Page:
. Bulletin - Massachusetts Agricultural Experiment Station. Agriculture -- Massachusetts. Saddleback Caterpillar on Leaf. Courtesy, Robert L. Coffin. Larva of Hag Moth. Greatly enlarged. Control. Whenever these caterpillars become annoying they may be con- trolled by spraying the foliage with lead arsenate at the rate of 4 pounds to 100 gallons of water, with 2 pounds of flour or 1 pound of calcium caseinate added to increase adhesiveness. Britton, W. E. Conn. State Ent. Rpt. 30:462. 1930. Comstock, J. H. Introduction to Entomology, pp. 608-610. 1933. Felt, E. P. N. Y. State Mus. Mem. 8(2) :52

. Bulletin - Massachusetts Agricultural Experiment Station. Agriculture -- Massachusetts. Saddleback Caterpillar on Leaf. Courtesy, Robert L. Coffin. Larva of Hag Moth. Greatly enlarged. Control. Whenever these caterpillars become annoying they may be con- trolled by spraying the foliage with lead arsenate at the rate of 4 pounds to 100 gallons of water, with 2 pounds of flour or 1 pound of calcium caseinate added to increase adhesiveness. Britton, W. E. Conn. State Ent. Rpt. 30:462. 1930. Comstock, J. H. Introduction to Entomology, pp. 608-610. 1933. Felt, E. P. N. Y. State Mus. Mem. 8(2) :52 Stock Photo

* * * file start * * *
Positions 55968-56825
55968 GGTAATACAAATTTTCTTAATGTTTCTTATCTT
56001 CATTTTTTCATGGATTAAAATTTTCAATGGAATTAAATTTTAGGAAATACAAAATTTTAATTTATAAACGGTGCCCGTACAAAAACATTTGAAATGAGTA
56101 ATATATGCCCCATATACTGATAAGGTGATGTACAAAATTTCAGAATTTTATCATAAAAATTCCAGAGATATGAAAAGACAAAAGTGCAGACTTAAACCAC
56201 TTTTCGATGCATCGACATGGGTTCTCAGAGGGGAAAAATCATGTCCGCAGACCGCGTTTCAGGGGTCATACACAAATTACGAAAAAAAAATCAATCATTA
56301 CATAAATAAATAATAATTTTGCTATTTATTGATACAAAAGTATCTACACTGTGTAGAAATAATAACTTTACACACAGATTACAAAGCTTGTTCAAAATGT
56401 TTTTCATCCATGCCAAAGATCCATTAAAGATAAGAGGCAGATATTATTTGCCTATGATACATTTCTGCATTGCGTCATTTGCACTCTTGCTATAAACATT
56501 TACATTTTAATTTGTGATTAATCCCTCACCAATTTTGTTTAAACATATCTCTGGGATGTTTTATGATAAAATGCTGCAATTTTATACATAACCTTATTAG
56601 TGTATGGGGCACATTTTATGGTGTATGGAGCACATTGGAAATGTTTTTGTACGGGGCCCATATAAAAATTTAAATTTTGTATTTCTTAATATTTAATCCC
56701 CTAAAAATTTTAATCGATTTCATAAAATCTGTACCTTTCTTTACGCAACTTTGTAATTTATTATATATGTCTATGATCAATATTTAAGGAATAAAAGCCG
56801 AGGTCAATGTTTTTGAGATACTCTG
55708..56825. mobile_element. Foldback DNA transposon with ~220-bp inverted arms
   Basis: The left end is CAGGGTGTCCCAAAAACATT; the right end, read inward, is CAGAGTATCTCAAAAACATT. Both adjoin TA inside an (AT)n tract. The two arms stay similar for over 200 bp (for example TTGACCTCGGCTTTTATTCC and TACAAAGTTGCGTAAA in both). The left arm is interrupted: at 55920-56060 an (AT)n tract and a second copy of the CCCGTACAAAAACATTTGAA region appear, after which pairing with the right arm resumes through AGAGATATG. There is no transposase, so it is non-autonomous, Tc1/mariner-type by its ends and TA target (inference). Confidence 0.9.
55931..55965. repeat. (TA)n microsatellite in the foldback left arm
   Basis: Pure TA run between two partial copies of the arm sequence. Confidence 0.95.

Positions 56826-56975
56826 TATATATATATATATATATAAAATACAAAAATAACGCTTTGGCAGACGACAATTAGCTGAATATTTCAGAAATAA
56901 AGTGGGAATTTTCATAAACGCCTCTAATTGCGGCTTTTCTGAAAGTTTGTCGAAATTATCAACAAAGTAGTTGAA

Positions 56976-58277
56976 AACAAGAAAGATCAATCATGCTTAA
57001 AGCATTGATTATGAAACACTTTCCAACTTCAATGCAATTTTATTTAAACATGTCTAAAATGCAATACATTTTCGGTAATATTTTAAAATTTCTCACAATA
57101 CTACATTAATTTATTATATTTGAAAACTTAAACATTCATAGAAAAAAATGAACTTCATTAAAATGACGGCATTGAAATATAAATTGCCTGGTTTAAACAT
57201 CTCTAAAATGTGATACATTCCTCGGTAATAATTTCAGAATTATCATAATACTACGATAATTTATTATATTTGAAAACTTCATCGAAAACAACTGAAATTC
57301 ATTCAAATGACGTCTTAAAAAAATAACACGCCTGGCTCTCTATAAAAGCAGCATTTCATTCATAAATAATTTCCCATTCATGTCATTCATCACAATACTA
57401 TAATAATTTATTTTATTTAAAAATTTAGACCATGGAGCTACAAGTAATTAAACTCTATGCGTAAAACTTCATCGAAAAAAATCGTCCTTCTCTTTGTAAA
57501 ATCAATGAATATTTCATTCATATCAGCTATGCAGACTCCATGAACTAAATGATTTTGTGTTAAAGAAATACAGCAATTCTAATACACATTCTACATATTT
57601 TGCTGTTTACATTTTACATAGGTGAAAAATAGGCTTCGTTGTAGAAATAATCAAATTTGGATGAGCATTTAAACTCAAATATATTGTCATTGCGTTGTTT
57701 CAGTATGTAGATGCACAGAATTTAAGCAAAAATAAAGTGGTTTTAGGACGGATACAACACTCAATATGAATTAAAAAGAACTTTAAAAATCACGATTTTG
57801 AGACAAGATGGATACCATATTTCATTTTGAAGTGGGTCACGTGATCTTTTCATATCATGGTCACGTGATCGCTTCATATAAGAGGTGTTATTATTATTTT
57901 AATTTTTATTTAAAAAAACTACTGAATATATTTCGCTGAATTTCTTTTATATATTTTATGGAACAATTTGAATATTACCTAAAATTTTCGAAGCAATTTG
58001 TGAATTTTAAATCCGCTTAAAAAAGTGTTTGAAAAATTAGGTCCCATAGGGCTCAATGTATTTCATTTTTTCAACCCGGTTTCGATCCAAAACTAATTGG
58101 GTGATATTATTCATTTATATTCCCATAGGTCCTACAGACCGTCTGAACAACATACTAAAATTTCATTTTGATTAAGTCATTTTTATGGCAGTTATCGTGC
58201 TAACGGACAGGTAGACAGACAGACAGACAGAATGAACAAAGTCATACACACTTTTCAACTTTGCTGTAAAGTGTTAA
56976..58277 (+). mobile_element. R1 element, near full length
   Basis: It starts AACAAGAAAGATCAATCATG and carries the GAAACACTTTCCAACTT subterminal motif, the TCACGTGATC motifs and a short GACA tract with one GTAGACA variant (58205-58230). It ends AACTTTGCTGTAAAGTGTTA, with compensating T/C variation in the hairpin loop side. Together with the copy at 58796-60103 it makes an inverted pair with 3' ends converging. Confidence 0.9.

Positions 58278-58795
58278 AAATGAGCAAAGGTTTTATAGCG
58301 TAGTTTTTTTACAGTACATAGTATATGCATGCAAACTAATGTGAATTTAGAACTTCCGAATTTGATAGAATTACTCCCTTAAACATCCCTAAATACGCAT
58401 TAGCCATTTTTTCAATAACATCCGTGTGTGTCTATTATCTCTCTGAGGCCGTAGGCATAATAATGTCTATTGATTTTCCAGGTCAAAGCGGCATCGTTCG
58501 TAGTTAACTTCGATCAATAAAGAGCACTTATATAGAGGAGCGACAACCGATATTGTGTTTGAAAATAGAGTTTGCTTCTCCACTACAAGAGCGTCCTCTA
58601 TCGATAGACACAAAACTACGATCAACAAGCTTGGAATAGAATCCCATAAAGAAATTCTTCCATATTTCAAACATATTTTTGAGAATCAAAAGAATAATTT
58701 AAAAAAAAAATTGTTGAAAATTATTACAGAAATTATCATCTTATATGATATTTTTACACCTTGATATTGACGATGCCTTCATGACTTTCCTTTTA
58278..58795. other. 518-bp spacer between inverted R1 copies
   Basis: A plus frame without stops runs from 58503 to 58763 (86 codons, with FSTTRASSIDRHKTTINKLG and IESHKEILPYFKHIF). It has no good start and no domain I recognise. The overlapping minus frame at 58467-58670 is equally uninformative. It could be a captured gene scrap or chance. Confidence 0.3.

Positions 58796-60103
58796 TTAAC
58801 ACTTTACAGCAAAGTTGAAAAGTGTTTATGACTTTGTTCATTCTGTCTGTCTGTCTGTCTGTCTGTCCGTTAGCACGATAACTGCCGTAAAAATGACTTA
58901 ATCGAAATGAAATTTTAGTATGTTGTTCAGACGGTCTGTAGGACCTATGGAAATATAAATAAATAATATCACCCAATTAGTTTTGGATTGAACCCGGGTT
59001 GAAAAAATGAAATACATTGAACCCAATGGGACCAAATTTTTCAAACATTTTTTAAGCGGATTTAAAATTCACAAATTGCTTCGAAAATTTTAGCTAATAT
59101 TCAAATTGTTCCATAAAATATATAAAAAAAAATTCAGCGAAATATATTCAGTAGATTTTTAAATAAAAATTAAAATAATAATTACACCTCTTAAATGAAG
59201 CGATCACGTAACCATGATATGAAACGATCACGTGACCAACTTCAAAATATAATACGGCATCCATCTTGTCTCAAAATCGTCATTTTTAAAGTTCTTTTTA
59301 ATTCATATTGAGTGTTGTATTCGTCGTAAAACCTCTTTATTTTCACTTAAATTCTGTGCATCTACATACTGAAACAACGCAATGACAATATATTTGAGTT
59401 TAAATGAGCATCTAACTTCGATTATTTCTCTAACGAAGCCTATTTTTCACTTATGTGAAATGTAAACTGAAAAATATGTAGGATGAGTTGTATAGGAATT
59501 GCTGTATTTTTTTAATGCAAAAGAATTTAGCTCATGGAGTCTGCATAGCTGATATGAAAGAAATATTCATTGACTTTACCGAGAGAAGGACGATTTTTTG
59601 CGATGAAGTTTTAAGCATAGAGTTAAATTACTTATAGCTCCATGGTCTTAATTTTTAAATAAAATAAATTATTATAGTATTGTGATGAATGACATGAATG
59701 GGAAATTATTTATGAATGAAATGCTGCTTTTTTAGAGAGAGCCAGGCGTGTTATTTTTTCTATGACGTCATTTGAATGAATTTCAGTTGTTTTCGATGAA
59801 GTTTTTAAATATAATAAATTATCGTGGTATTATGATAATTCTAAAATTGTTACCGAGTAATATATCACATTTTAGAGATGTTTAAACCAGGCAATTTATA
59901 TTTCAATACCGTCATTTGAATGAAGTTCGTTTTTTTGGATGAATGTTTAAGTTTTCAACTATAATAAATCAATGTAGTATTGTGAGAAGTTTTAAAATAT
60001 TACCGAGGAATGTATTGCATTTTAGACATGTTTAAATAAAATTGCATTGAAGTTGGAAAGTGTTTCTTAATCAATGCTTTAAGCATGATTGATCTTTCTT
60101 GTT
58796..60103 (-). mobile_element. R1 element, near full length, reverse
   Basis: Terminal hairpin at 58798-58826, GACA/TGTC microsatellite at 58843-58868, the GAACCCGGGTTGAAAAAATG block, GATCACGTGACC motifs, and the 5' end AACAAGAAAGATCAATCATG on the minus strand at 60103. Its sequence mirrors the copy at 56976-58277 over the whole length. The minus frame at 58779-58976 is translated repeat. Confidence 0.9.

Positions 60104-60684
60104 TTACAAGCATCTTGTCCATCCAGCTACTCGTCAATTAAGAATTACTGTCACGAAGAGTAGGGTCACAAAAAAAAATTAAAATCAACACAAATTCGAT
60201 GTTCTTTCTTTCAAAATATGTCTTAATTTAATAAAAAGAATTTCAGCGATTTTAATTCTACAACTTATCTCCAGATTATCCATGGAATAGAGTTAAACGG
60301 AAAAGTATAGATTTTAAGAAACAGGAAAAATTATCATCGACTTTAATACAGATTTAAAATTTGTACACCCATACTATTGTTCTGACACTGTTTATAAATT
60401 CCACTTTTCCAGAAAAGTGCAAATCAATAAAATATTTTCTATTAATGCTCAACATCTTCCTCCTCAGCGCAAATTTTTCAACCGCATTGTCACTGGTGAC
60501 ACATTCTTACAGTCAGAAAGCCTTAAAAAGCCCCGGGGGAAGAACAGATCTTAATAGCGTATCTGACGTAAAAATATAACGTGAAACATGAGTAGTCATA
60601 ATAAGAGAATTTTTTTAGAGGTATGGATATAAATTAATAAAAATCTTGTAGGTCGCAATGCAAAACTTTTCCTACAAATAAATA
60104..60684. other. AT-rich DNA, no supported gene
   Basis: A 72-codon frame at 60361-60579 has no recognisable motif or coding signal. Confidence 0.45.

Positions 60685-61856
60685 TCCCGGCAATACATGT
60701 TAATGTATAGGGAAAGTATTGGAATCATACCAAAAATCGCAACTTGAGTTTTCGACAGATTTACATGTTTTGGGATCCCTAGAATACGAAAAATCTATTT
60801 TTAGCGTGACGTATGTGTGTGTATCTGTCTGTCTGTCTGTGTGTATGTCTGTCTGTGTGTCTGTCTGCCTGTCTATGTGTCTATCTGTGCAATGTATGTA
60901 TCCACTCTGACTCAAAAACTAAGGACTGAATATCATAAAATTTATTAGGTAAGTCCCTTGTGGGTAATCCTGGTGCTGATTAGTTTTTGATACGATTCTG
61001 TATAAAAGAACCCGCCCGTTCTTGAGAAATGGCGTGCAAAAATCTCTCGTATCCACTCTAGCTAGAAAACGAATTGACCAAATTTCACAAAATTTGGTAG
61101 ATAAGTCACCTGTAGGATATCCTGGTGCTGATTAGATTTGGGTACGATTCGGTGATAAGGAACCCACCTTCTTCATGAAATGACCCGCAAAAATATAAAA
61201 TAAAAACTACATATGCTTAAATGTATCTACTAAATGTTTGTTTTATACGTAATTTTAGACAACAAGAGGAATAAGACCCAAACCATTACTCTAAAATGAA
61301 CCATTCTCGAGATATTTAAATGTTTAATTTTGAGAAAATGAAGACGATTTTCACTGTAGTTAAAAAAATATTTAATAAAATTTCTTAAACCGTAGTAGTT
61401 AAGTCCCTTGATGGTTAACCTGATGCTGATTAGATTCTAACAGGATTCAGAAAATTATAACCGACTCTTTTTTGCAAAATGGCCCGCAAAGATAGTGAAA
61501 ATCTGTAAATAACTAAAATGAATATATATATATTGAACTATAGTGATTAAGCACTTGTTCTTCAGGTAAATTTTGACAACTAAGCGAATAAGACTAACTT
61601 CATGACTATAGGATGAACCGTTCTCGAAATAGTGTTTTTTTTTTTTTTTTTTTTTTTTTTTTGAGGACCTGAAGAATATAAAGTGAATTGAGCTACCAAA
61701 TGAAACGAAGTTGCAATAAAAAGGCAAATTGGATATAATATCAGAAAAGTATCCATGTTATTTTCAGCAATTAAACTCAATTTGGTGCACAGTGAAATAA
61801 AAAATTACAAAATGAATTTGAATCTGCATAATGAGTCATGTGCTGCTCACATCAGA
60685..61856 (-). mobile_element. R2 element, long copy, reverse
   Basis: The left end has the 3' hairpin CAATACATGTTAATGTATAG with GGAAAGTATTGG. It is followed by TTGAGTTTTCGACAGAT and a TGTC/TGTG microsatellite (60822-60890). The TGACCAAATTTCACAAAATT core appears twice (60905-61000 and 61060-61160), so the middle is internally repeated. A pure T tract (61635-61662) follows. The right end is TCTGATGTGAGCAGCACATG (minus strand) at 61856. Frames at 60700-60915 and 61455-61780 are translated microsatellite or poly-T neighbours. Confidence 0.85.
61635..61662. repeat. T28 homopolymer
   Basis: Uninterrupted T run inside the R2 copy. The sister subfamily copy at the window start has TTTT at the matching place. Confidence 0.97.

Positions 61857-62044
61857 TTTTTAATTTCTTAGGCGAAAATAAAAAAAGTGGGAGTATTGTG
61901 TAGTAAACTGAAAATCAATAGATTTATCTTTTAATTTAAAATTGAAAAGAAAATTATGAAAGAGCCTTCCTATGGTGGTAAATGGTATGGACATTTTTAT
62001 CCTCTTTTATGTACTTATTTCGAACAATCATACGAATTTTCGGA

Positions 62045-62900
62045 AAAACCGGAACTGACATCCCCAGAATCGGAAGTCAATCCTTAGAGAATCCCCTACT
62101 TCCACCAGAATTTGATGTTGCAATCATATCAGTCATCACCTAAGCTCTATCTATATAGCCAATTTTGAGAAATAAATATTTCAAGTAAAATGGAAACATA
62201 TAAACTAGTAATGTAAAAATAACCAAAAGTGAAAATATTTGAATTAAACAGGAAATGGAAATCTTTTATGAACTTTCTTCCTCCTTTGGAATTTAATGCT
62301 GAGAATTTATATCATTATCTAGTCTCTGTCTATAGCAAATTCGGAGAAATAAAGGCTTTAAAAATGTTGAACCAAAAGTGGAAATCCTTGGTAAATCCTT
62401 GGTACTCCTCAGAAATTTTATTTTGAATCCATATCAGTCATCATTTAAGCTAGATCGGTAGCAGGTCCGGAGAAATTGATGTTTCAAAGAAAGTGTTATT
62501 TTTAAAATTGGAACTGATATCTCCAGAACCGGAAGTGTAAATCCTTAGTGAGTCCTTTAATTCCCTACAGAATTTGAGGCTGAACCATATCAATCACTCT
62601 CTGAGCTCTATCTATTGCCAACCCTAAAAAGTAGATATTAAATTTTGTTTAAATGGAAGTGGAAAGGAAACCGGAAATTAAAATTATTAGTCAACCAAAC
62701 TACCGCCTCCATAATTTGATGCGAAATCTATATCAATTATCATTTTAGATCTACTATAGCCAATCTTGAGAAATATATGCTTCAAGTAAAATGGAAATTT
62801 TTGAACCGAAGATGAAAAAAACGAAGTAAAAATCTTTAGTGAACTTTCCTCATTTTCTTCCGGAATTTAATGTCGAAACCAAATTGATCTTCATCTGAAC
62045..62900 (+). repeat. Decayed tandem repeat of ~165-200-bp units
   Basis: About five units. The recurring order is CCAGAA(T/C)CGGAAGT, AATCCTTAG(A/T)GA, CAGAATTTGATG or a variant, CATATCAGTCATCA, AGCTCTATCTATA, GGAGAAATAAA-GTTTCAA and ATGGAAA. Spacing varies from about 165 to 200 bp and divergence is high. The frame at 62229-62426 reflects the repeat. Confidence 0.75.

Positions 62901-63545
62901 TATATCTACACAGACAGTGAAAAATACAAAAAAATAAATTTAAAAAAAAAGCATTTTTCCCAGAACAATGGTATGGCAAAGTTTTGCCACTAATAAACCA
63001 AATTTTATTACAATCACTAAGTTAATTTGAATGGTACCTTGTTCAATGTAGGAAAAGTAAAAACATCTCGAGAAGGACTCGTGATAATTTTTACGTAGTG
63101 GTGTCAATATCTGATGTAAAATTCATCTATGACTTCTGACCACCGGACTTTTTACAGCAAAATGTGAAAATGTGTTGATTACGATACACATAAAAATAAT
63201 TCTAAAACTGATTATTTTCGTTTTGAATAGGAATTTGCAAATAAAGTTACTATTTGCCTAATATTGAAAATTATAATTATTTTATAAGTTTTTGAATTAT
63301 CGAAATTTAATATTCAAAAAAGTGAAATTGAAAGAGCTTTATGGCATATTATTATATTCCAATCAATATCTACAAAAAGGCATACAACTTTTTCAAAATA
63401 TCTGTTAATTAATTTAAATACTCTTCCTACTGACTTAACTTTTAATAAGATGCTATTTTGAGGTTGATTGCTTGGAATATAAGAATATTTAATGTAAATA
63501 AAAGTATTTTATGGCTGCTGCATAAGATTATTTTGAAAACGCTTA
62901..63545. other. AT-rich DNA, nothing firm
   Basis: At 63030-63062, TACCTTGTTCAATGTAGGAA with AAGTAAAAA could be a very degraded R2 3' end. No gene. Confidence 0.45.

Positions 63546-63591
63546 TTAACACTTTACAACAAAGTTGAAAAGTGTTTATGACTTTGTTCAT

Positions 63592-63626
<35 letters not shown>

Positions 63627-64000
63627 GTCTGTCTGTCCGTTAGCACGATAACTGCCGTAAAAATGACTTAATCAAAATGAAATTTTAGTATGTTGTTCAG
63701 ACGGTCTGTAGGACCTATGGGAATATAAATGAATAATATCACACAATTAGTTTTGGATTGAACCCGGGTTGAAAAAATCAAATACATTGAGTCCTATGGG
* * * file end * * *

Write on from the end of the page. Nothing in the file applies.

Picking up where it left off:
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. Bulletin - Massachusetts Agricultural Experiment Station. Agriculture -- Massachusetts. Saddleback Caterpillar on Leaf. Courtesy, Robert L. Coffin. Larva of Hag Moth. Greatly enlarged. Control. Whenever these caterpillars become annoying they may be con- trolled by spraying the foliage with lead arsenate at the rate of 4 pounds to 100 gallons of water, with 2 pounds of flour or 1 pound of calcium caseinate added to increase adhesiveness. Britton, W. E. Conn. State Ent. Rpt. 30:462. 1930. Comstock, J. H. Introduction to Entomology, pp. 608-610. 1933. Felt, E. P. N. Y. State Mus. Mem. 8(2) :527-529. 1906. Harris, T. W. Insects Injurious to Vegetation, pp. 419-422. 1862. Packard, A. S. Fifth Rpt. U. S. Ent. Comm. pp. 143-148. 1890. Red-Humped Caterpillar Schiziira concinna S. & A. This insect is distributed over practically the entire United States and parts of Canada. It is commonly considered to be an orchard pest but it also attacks the foliage of a number of forest and shade trees including birch, willow, aspen, butternut, walnut, and others. The caterpillars, which appear in midsummer, feed in colonies, especially when young, and may defoliate a single branch or an entire tree. Description. The moth is colored an inconspicuous grayish-brown. The female has a wingspread of about IJ^ inches; the male slightly less. The eggs are white, almost round, and occur in masses of about 100 on the under side of leaves. The full-grown caterpillar is about 1 inch or slightly over in length, is striped with narrow black and yellow lines running lengthwise along the bod}', and has a double row of black spines along the back. The body tapers slightly toward the rear end. The head and a conspicuous hump on the fourth body segment are a bright red.. Please note that these images are extracted from scanned page images that may have been digitally enhanced for readability - coloration and appearance of these illustrations may not perfectly resemble the original work.. Massachuse

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